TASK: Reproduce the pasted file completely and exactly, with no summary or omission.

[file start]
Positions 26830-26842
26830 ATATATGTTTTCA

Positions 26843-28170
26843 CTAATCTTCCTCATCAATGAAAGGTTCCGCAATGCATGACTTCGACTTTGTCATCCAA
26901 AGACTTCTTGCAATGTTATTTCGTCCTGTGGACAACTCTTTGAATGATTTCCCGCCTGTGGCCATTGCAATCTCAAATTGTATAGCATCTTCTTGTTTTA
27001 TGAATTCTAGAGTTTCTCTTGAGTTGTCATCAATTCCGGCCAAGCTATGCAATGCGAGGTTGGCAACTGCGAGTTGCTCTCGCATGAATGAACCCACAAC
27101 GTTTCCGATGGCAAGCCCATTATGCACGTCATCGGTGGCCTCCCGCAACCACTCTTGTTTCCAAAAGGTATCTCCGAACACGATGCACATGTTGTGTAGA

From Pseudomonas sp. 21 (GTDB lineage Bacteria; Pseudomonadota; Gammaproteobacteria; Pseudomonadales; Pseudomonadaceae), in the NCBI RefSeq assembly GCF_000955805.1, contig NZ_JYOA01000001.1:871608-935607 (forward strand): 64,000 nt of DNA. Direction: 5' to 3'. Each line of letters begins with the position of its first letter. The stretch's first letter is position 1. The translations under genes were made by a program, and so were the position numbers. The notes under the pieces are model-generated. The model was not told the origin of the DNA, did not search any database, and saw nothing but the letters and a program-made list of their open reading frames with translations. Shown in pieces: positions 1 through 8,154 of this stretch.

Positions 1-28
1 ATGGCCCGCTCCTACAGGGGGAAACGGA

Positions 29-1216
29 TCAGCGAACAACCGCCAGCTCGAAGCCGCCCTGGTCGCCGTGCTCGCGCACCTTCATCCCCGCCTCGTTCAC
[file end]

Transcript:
Positions 26830-26842
26830 ATATATGTTTTCA

Positions 26843-28170
26843 CTAATCTTCCTCATCAATGAAAGGTTCCGCAATGCATGACTTCGACTTTGTCATCCAA
26901 AGACTTCTTGCAATGTTATTTCGTCCTGTGGACAACTCTTTGAATGATTTCCCGCCTGTGGCCATTGCAATCTCAAATTGTATAGCATCTTCTTGTTTTA
27001 TGAATTCTAGAGTTTCTCTTGAGTTGTCATCAATTCCGGCCAAGCTATGCAATGCGAGGTTGGCAACTGCGAGTTGCTCTCGCATGAATGAACCCACAAC
27101 GTTTCCGATGGCAAGCCCATTATGCACGTCATCGGTGGCCTCCCGCAACCACTCTTGTTTCCAAAAGGTATCTCCGAACACGATGCACATGTTGTGTAGA

From Pseudomonas sp. 21 (GTDB lineage Bacteria; Pseudomonadota; Gammaproteobacteria; Pseudomonadales; Pseudomonadaceae), in the NCBI RefSeq assembly GCF_000955805.1, contig NZ_JYOA01000001.1:871608-935607 (forward strand): 64,000 nt of DNA. Direction: 5' to 3'. Each line of letters begins with the position of its first letter. The stretch's first letter is position 1. The translations under genes were made by a program, and so were the position numbers. The notes under the pieces are model-generated. The model was not told the origin of the DNA, did not search any database, and saw nothing but the letters and a program-made list of their open reading frames with translations. Shown in pieces: positions 1 through 8,154 of this stretch.

Positions 1-28
1 ATGGCCCGCTCCTACAGGGGGAAACGGA

Positions 29-1216
29 TCAGCGAACAACCGCCAGCTCGAAGCCGCCCTGGTCGCCGTGCTCGCGCACCTTCATCCCCGCCTCGTTCAC